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This eBook from the Gutenberg Project consists of approximately 233 pages of information about Visionaries.

He knew that he was in an overwrought mood.  For some weeks this mood had been descending upon his spirit, like a pall.  He had avoided music, pictures, the opera—­which he never regarded as an art; even his favourite poets he could not read.  Nor did he degustate, as was his daily wont, the supreme prose of the French masters.  The pleasures of robust stomachs, gourmandizing and drinking, were denied him by nature.  He could not sip a glass of wine, and for meat he entertained distaste.  His physique proved him to be of the neurotic temperament—­he was very tall, very slim, of an exceeding elegance, in dress a finical dandy; while his trim pointed blue-black beard and dark, foreign eyes were the cause of his being mistaken often for a Frenchman or a Spaniard—­which illusion was not dissipated when he chose to speak their several tongues.

Involuntarily, and to the ire of his neighbours, he arose and indolently made his way down the side aisle.  When he reached the baize swinging doors, he saw the woman approaching him.  As if she had been an acquaintance of years, she saluted him carelessly, and, accompanied by the scandalized looks of many in the congregation, the pair left the church, though not before the preacher had sonorously quoted from the Psalm, Domine ne in Furore, “For my loins are filled with illusions; and there is no health in my flesh.”

II

THE SEANCE

     Je cherche des parfums nouveaux, des fleurs plus larges, des
     plaisirs ineprouves.—­FLAUBERT.

“It may be all a magnificent illusion, but—­” he began.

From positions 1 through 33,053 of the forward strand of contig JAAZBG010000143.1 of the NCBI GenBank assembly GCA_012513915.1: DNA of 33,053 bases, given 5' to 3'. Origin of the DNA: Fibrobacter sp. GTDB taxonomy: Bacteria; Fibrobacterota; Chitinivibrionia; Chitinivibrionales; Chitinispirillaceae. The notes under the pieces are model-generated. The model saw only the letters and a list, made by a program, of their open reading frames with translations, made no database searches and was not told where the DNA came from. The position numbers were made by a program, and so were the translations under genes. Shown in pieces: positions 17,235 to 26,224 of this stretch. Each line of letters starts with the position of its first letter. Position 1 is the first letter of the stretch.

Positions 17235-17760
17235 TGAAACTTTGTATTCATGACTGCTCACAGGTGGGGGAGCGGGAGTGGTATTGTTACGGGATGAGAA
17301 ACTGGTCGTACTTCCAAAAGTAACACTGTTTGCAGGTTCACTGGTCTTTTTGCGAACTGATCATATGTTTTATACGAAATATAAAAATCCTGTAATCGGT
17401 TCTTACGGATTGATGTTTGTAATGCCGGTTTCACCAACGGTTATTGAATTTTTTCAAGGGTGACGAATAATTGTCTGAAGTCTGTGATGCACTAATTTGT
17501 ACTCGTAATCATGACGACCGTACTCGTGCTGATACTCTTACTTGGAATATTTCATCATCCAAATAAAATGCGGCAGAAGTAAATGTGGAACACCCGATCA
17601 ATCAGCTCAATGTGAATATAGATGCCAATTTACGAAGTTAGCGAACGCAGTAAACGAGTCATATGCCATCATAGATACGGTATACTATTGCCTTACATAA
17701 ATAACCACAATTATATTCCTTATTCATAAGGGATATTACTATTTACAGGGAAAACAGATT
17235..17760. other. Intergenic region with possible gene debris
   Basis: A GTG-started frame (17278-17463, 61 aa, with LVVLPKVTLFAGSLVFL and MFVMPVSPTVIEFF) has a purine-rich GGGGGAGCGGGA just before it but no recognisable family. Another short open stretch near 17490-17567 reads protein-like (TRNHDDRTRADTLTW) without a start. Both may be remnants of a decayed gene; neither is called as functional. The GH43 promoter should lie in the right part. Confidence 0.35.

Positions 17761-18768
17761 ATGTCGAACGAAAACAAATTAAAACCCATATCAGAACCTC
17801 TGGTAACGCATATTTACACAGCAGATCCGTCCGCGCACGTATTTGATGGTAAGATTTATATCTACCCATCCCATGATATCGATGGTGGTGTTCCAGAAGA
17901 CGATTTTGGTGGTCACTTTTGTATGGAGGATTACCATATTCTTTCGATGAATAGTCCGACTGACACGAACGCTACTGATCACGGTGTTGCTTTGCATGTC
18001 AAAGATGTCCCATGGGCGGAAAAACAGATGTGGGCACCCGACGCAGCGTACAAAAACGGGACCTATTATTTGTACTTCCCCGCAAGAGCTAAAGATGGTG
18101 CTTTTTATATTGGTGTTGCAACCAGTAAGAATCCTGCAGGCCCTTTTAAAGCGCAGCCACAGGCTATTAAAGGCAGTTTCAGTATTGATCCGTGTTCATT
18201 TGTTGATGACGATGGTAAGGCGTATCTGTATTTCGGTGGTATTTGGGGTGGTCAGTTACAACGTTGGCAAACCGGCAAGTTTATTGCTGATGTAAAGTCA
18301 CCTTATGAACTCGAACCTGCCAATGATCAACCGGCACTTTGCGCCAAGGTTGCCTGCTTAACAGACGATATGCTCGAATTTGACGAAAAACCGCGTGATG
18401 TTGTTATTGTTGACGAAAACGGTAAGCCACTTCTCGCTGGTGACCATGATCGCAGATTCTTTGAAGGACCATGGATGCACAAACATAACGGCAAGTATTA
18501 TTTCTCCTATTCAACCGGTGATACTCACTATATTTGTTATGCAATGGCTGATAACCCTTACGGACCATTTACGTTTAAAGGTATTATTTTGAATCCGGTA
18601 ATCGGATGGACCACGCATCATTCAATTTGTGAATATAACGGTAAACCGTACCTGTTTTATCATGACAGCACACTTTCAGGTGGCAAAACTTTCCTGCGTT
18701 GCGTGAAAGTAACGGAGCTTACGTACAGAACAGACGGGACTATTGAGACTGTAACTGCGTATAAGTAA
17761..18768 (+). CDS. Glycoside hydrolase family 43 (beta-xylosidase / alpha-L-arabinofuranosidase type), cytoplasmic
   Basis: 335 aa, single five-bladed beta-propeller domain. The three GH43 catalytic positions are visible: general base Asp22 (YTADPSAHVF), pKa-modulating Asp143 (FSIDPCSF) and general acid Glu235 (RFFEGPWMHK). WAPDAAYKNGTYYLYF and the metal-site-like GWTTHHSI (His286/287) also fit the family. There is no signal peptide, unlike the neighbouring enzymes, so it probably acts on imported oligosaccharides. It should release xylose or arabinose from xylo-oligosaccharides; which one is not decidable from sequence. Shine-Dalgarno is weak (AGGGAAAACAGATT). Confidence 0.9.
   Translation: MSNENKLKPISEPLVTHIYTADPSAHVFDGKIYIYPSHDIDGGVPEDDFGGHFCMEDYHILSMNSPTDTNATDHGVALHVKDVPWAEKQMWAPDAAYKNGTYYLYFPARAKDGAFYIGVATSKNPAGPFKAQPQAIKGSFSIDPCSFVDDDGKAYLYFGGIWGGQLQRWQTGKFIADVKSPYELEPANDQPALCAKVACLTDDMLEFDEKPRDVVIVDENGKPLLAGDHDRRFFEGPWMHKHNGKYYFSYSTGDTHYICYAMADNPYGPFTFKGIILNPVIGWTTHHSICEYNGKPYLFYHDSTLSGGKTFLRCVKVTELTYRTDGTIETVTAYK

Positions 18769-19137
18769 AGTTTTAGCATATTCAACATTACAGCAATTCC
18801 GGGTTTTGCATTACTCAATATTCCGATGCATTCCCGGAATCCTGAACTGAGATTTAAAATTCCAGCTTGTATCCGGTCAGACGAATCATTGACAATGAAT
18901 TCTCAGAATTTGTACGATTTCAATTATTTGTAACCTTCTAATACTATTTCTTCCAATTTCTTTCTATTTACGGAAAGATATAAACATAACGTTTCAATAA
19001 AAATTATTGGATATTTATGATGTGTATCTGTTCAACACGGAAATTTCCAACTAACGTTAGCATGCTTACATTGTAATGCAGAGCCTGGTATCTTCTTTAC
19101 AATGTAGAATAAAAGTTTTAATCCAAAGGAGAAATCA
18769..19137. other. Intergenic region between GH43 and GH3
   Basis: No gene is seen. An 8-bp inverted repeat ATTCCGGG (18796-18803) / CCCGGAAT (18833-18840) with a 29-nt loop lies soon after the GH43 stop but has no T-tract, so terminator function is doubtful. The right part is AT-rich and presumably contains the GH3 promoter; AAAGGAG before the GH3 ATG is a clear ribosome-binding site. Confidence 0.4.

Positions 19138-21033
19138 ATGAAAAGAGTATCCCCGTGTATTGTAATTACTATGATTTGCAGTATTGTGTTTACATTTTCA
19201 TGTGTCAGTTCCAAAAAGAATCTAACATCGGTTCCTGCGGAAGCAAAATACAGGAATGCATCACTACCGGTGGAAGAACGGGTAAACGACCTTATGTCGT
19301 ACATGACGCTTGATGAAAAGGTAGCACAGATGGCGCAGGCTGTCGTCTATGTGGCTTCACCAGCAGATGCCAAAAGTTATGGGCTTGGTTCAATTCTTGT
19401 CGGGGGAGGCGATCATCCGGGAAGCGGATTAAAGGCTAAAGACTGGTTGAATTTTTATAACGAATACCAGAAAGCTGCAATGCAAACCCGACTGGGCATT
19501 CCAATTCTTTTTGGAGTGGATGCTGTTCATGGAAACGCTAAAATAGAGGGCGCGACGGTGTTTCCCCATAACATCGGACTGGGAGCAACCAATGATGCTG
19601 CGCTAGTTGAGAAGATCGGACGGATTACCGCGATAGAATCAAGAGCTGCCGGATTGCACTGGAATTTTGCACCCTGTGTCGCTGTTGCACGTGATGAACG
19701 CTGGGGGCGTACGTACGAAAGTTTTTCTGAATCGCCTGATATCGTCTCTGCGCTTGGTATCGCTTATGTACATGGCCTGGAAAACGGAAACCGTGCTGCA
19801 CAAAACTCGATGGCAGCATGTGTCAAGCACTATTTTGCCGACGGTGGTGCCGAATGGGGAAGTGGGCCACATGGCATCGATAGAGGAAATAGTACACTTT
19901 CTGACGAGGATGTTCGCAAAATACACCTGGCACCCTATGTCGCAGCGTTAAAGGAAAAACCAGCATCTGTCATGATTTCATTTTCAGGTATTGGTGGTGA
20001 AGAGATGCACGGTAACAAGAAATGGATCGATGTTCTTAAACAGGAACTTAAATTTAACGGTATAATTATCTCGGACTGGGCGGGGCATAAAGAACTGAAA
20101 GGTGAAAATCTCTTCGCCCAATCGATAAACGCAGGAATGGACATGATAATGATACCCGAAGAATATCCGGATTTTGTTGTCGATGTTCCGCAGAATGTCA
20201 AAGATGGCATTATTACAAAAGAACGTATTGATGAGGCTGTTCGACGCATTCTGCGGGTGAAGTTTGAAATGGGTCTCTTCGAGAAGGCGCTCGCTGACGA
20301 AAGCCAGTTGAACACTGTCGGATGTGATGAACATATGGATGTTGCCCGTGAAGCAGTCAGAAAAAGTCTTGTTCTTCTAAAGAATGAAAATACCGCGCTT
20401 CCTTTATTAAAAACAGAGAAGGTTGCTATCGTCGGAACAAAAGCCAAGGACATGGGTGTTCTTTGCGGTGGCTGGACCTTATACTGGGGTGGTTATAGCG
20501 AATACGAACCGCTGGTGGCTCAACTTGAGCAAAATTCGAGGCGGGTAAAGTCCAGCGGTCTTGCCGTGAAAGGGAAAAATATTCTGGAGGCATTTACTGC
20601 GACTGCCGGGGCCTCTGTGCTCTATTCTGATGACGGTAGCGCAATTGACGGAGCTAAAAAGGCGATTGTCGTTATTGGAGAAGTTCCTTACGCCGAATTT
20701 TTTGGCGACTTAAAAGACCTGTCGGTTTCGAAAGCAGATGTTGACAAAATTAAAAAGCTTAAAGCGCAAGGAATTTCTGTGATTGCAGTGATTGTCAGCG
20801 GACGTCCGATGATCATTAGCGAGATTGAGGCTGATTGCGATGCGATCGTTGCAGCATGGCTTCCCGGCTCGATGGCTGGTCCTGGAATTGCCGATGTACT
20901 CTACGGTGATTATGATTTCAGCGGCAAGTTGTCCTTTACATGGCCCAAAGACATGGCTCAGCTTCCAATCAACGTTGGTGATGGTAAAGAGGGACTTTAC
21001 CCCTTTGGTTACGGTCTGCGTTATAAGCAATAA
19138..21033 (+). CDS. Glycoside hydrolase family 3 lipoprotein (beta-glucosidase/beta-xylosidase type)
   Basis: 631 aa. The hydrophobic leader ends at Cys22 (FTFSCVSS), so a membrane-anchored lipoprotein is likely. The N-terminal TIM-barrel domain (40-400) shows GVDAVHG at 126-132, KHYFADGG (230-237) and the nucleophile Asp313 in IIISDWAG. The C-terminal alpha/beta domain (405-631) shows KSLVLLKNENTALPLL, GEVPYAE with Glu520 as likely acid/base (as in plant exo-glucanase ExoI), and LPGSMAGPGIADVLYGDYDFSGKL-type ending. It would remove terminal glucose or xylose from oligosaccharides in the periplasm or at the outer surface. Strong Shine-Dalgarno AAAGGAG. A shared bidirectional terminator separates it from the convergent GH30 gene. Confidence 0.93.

“Everything is an illusion in this life, though seldom magnificent,” she answered.  They slowly walked up the avenue.  The night was tepid; motor cars, looking like magnified beetles, with bulging eyes of fire, went swiftly by.  The pavements were almost deserted when they reached the park.  He felt as if hypnotized, and once, rather meanly, was glad that no one saw him in company of his dowdy companion.

“I wonder if you realize that we do not know each other’s name,” he said.

“Oh, yes.  You are Mr. Baldur.  My name is Mrs. Lilith Whistler.”

“Mrs. Whistler.  Not the medium?”

“The medium—­as you call it.  In reality I am only a woman, happy, or unhappy, in the possession of super-normal powers.”

“Not supernatural, then?” he interposed.  He was a sceptic who called himself agnostic.  The mystery of earth and heaven might be interpreted, but always in terms of science; yet he did not fancy the superior manner in which this charlatan flouted the supernatural.  He had heard of her miracles—­and doubted them.  She gave a little laugh at his correction.

“What phrase-jugglers you men are!  You want all the splendours of the Infinite thrown in with the price of admission!  I said super-normal, because we know of nothing greater than nature.  Things that are off the beaten track of the normal, across the frontiers, some call supernatural; but it is their ignorance of the vast, unexplored territory of the spirit—­which is only the material masquerading in a different guise.”

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